In what is a change to its usual manner of handling new Android releases, Google has announced a developer preview of the upcoming Android L release. Previous the search giant would unveil a new version of its platform at the I/O event, making it available for download almost immediately.
Now, we've got a developer preview that will only serve for developers to play with and optimize their apps with the actual public release coming later on.
The Android L (final name and version number yet to be confirmed) brings various changes to the UI, with refreshed status bar, dialer and just about every other system apps. Google has also redesigned the transition animations so they look cooler and more natural.
The notifications have been enhanced and are now available on the lockscreen. You can either tap a notification from there and be taken to the app responsible for it, or you can swipe it right off.
The Chrome browser, which has been the default Android browser for some time now has been upgraded as well. It offers a new fluid design with the different parts of its UI changing size to give you easier access to the most relevant options. Its performance has also been tweaked and the GUI rendering has been fixed at 60fps making scrolling around appear extra smooth.
The new runtime environment in the L release is ART, launched as an alternative to Dalvik in KitKat. ART allows apps to run faster and is compatible with ARM, x86 and MIPS architectures. In addition to performance gains, it also provides better memory benefits and is supports 64-bit.
Performance isn't the only thing Google wants to improve with the L Release. The battery performance is also important and to make it better, Google introduced Project Volta.
There's a new Battery Saver mode, which can tune down the CPU, turn off the phone's radio and as a result extend its power autonomy. On the Nexus 5, for example, this should earns you 90 minutes additional usage time.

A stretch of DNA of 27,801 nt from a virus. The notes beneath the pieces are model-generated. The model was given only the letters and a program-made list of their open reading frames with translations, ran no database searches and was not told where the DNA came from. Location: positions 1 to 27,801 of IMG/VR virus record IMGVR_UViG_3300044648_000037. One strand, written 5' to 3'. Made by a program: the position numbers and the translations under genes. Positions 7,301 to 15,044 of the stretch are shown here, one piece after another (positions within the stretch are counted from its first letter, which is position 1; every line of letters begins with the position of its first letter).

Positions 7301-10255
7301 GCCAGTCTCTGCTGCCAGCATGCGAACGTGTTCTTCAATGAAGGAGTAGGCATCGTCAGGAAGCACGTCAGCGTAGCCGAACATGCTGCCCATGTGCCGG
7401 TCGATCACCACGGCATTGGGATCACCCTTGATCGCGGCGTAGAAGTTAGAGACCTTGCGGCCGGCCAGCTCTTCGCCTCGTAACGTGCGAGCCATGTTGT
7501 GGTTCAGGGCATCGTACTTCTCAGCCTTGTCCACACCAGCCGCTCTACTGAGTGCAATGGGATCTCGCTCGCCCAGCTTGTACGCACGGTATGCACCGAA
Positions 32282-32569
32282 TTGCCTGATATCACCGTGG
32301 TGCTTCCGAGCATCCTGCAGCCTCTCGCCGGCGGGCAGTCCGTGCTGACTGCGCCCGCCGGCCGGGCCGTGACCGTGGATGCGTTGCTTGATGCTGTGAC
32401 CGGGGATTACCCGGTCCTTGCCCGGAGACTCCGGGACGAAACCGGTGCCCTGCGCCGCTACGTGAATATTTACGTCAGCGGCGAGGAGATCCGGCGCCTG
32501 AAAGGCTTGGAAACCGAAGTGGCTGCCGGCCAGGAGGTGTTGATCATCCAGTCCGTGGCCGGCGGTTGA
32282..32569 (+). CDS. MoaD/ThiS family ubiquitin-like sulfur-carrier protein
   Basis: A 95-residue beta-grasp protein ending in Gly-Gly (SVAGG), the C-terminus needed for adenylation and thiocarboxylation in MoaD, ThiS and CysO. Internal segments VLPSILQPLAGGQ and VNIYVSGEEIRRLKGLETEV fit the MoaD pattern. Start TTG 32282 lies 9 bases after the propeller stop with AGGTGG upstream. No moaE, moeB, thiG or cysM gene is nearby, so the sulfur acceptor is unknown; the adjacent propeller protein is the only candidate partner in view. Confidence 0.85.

Another major change Google introduced is a separation between personal and work data. No modification to existing apps is needed, Android will keep the data separate and secure. Company IT admins will be able to bulk deploy apps to employees.
Samsung contributed a lot of what it developed with KNOX but the feature will work on devices by any manufacturer. Best of all you don't need Android L, this feature will be brought to any Android 4.0 Ice Cream Sandwich and above.
Android L also unifies the fitness tracker experience into one app, Google Fit (hi, Apple HealthKit). It will pull data from sensors in your phone, your smartwatch and other wearables. Nike Fuelband is one, but Adidas, Motorola, LG, Bais, Polar, RunKeeper, HTC and even Intel will be bringing supported devices.
Google Fit will track steps, your sleep and other health metrics. Apps will be able to request access to this data, but it's up to the user to allow it.
The factory images for the Android L release on the Nexus 5 and Nexus 7 will be released tomorrow for developers to play with them. Over the air updates for end-users will arrive in the Fall.
If the bootloader can be unlocked, you can install CyanogenMod to update the OS. But...the drawback with this is the bugs associated with Nightly builds.
If you've ever used a Windows Phone phone and then transitioned to Android you'll know that that's not the case. Even Symbian is ahead of Windows Phone in terms of features.
Releasing updates is the responsibility of the manufacturer, not of Google. The manufacturer has to optimize the newer version of android for the older phone